Shenandoah County, Virginia (the portion that later became Page County, Virginia
November 16, 1916|
|Resting place||Mt. Hope Cemetery, Worcester, Massachusetts|
|Residence||Page County, Virginia, Providence, Rhode Island, and Worcester, Massachusetts|
|Other names||"Aunt Betty"|
|Known for||Aunt Betty's Story: The Narrative of Bethany Veney, A Slave Woman (1889)|
|Spouse(s)||1) Jerry Fickland, 2) Frank Veney|
|Children||1) Charlotte E. Fickland (January 1844 – February 14, 1921), 2) Joe Veney|
|Parent(s)||Joseph Johnson and Charlotte|
Bethany Johnson Veney (c. 1813 – November 16, 1916), born into slavery in Shenandoah County, Virginia, is best remembered in historical studies for her autobiography, Aunt Betty’s Story: The Narrative of Bethany Veney, A Slave Woman (1889).
Significance of Aunt Betty's Story
The value of Veney's narrative is apparent. While Weevils in the Wheat: Interviews with Virginia Ex-Slaves (1976) and the Works Progress Administration Records Group, Virginia Writers' Project files offer sketch-like recollections of slaves in Virginia, according to Weevils' annotated bibliography of slave narratives, there are only 29 published narratives that cover the subject of slavery in Virginia between 1784 and 1865. Of that number, there are only three that deal with slavery in the Shenandoah Valley – two being from former Frederick County, Virginia slaves, and one (Bethany Veney) from Shenandoah Co, (later Page Co,) Virginia. A review of the Web reveals that more than 30 active sites offer links to one of three or four sites that offer the complete text of Bethany Veney's narrative. Additionally, a handful of university related sites hail Veney's narrative as essential reading when it comes to the history of slavery in the United States.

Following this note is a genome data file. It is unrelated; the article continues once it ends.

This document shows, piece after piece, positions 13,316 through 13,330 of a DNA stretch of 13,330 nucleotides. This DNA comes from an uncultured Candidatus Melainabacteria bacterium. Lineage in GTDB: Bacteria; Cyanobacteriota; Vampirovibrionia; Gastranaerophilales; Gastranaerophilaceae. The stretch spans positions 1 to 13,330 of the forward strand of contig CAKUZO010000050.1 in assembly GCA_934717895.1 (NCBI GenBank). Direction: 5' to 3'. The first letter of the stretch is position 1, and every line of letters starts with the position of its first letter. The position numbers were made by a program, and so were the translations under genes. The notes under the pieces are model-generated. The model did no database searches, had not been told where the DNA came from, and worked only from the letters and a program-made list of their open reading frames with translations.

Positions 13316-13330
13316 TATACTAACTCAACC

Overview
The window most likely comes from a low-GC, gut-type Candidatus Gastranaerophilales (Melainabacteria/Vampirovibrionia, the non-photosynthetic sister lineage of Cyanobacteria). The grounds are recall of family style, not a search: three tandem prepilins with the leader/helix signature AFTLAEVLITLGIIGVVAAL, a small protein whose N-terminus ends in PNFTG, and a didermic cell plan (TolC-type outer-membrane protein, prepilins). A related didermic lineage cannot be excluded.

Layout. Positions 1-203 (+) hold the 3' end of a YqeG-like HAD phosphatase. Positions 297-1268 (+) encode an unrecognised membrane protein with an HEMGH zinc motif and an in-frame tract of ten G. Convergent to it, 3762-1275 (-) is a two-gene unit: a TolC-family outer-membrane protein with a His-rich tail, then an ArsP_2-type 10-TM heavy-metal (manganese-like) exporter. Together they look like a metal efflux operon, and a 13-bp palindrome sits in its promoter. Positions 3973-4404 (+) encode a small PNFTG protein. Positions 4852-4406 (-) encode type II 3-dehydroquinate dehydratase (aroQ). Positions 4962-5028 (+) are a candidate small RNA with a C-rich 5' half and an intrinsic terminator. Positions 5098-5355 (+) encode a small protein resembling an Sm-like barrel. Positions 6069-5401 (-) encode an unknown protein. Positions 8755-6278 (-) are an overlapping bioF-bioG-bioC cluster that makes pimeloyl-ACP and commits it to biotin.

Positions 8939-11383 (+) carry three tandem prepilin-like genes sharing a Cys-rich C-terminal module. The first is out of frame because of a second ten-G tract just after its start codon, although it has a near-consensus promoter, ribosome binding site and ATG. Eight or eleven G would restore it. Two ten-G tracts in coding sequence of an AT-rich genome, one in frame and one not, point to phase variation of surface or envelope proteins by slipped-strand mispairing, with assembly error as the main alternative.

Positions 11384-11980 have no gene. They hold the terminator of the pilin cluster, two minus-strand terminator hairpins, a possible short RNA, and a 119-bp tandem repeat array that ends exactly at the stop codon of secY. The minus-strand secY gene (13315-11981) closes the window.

An overview of the personalities in Aunt Betty's Story
In addition to detailing her early life and experiences, Aunt Betty's Story mentions a number of personalities from early 19th-century Shenandoah, Rappahannock, and Page County, VA. Most of the families mentioned lived near Luray, Virginia and were farmers, blacksmiths, masons, gunsmiths, etc.